Social Organization is the means by which individuals cooperate to transform ideas into technologies that can be used broadly throughout society. Competition between those social organizations is the means by which groups of humans acquire limited resources necessary for survival and change.
Like most intelligent carnivores, humans live together in groups. Unlike other social carnivores, we have shown an incredible ability to adapt new social organizations in response to biological, geographical and technological pressures. These social organizations range in scope from families, villages and tribes to cities, governments, corporations and even entire societies.
All but the simplest social organizations are designed to coordinate all the necessary skills to support a set of technologies by chaining them together into a repeatable process. In this way, technology, skills and social organizations are all tightly bound together. A change in one forces a change in the other two.
Values are the outcome of a group of people repeatedly performing the same tasks and using the same technology within a social organization. Skills require repetitive action; those repetitive action create habits; repetitive actions create values. Those values reinforce and sometimes change behavior.
Human beings are not robots. They do not react to the same environment in the same way.
Groups in isolation evolves certain characteristics, clothes, hair styles, body adornments, languages, cuisines, festivities that become embedded within the identity of the group. Humans naturally endow those characteristics with a moral value, that carries great weight and affects their behavior. This is most typically seen in values stemming from ethnicity and religion.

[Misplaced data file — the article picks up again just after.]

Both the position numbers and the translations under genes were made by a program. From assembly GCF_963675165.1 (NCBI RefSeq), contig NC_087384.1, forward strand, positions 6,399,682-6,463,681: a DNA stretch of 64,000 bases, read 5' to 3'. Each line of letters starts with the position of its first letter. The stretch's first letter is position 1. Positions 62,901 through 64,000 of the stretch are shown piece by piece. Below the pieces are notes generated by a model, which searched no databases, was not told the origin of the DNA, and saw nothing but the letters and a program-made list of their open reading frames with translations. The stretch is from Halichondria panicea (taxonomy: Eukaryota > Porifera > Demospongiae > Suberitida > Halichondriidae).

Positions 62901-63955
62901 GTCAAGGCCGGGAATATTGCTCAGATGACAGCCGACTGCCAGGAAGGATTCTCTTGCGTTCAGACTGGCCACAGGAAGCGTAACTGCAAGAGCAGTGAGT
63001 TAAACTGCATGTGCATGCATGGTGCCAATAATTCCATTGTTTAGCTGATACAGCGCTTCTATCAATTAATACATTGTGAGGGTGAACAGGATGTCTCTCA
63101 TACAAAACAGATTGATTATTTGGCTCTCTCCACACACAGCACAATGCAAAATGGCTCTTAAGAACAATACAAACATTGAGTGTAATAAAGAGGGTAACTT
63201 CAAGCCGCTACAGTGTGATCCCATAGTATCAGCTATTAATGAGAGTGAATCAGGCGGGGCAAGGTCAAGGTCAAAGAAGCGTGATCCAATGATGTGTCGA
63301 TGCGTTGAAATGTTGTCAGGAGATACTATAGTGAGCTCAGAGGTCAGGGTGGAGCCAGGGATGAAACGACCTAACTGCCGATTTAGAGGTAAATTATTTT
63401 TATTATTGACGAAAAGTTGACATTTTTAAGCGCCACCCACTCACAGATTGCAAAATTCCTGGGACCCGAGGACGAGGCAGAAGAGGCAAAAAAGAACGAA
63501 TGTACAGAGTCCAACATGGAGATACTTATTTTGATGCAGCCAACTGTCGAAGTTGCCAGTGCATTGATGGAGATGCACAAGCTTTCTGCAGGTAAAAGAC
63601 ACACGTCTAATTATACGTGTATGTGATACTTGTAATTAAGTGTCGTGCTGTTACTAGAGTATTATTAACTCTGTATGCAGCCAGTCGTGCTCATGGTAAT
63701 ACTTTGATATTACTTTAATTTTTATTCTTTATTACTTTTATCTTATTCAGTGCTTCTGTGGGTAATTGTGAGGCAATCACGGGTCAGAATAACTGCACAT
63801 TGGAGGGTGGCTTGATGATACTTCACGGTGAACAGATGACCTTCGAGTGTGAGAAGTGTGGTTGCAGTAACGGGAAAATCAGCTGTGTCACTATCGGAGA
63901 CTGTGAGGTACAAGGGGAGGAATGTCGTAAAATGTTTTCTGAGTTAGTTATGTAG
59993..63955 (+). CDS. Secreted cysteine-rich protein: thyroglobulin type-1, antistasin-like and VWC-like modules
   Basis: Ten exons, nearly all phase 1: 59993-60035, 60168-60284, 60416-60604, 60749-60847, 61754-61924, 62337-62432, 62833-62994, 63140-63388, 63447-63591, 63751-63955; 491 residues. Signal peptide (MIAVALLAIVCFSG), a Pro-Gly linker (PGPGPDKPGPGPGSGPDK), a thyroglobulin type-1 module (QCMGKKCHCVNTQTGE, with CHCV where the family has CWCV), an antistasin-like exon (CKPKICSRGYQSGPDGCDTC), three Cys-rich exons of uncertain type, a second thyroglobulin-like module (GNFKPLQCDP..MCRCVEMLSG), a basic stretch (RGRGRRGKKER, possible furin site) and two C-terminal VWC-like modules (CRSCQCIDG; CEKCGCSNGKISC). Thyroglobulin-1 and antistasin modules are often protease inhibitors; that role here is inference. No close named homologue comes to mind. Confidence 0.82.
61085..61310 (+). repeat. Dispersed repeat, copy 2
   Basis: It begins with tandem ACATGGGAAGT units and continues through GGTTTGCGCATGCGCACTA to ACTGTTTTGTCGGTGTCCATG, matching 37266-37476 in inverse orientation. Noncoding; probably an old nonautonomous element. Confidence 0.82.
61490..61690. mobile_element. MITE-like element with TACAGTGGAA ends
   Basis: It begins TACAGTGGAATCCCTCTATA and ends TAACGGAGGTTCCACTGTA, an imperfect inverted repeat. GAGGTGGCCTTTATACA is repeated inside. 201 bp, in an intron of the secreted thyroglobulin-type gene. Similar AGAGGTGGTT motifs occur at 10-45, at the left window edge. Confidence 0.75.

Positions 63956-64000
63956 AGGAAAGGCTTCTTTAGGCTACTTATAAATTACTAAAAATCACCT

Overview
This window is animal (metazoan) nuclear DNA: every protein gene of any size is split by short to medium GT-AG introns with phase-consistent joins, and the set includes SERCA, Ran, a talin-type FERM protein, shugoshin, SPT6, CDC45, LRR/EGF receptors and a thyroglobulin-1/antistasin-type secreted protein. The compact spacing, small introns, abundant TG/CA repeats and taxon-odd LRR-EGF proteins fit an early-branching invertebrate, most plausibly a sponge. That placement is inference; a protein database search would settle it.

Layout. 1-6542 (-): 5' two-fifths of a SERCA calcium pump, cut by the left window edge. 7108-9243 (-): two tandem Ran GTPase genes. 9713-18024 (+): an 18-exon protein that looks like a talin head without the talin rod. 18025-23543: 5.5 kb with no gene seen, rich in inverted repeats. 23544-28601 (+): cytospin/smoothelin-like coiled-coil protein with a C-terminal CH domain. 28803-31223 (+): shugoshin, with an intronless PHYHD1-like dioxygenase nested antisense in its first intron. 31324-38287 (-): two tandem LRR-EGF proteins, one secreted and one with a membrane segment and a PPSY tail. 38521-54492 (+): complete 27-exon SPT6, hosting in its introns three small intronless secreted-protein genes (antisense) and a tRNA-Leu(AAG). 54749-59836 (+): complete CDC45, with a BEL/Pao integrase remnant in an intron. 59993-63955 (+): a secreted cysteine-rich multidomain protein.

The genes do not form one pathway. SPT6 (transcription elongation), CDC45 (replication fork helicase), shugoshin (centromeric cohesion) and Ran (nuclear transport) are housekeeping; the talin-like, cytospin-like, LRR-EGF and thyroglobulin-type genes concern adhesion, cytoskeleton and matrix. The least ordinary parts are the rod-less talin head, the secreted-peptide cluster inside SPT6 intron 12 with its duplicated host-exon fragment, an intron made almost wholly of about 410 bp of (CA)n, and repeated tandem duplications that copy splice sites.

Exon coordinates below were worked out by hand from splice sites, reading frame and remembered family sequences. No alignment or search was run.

Values enable individuals within a group to cooperate more fully, but they also function as a great barrier to diffusion of technologies, skills and social organization.
While it is clearly possible to create a longer list of causal variables, I think these six are absolutely essential. Leaving out any one of the six would seriously undermine the validity of the conceptual framework. Leaving out biology would make it impossible to explain why humans have had a very different history from other animals. Leaving out geography would make it impossible to explain why some societies have changed rapidly over time, while others have hardly changed at all. Leaving out technology would be the worst mistake, as it would be impossible to account for change at all. Leaving out skills would treat technology as though it were disembodied from human beings and would make the link between technologies and social organization unclear. Leaving out social organization would make it impossible to account for how humans cooperate together to innovate and adapt to innovation. Leaving out values would fail to account for why some ethnic and religious group exhibit very different behavior from other groups in the same environment. And leaving out values would make it difficult to explain why successful technologies, skills and social organizations do not get immediately copied by other societies. I could have added in more causal variables, making the framework more comprehensive, but I ultimately decided not to do so.
Other factors seem to fit in well with the Big Six. Psychology and neural science fit in well with Biology. Culture and ideology fit in well with Values. Institutions, family structure, war, trade and economics are obviously important, but I thought they ultimately fit in well into the concept of Social Organization. Adding in more factors would make the conceptual framework more accurate, but less concise and, therefore, less useful.
Go to part 4.